guest blogger john hare
I did a resin cast nozzle with embedded string today to observe the effects as an air tank blew down. My intent was to start with a nozzle almost at separation and then add a boot to observe the flow patterns. Since the nozzle was slightly asymmetric and had excessive expansion, it had separated flow from the start. Access to higher pressure air might cure this. Anyhow, it started with one string being sucked toward the throat, then two, then three of four. Since this was the result I wanted from the boot device, I think it somewhat more likely that the thing will work on a nozzle at or beyond the point of normal separation. My theory is that separation under control is a good thing.
Since I don’t have the minimums suggested in ready cash, I will offer a smaller amount just in case someone is still interested. If not, I can increase it later when I have sufficient uncommitted green. Please don’t take this as not respecting the information, just as an indication of impatience and cash shortage.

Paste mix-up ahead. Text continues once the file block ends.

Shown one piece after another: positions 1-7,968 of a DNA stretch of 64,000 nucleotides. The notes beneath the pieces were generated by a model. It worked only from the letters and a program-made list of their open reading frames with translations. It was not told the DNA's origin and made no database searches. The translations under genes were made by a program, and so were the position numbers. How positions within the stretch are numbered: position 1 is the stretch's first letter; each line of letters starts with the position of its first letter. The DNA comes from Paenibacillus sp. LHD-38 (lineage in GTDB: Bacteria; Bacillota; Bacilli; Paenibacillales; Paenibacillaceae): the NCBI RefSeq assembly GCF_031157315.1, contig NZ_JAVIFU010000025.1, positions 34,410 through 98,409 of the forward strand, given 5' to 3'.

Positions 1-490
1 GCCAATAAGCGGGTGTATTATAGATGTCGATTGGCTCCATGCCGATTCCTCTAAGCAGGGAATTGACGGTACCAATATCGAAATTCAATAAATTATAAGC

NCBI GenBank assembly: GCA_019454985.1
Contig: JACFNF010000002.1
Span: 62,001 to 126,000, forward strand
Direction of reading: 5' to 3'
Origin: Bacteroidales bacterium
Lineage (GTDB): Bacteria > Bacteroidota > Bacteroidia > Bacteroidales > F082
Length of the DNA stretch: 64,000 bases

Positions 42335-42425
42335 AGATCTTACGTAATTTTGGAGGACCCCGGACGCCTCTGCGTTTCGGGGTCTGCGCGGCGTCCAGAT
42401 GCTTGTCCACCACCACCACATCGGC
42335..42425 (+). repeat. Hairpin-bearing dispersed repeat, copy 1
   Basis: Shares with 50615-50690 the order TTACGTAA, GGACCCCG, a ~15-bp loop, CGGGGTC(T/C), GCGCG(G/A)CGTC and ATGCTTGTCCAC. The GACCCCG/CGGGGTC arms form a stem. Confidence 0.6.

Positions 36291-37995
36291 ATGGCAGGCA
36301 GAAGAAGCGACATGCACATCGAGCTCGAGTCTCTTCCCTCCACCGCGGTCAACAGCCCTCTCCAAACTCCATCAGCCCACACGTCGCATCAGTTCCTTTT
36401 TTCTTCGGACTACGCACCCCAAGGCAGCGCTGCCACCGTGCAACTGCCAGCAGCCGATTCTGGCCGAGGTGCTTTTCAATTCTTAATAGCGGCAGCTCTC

$350.00 to the first published static test results of the boot compensating* device on an over-expanded rocket engine compared to the same engine operated in the same conditions without the device.
Test equipment must be capable of recording measured results, good, bad, or indifferent in a way that is generally understood by the readers of this blog. Short duration characteristics burns are probably sufficient.
Since I am obviously prejudiced by this being my idea and money, however small, judges of whether it was a valid test are the regular commenter’s here. We want side by side thrust data at the same chamber pressure or propellant flow rate.
These rules change if someone brings up a valid reason, which is likely considering that I have never written contest rules and frequently am unclear in my explanations.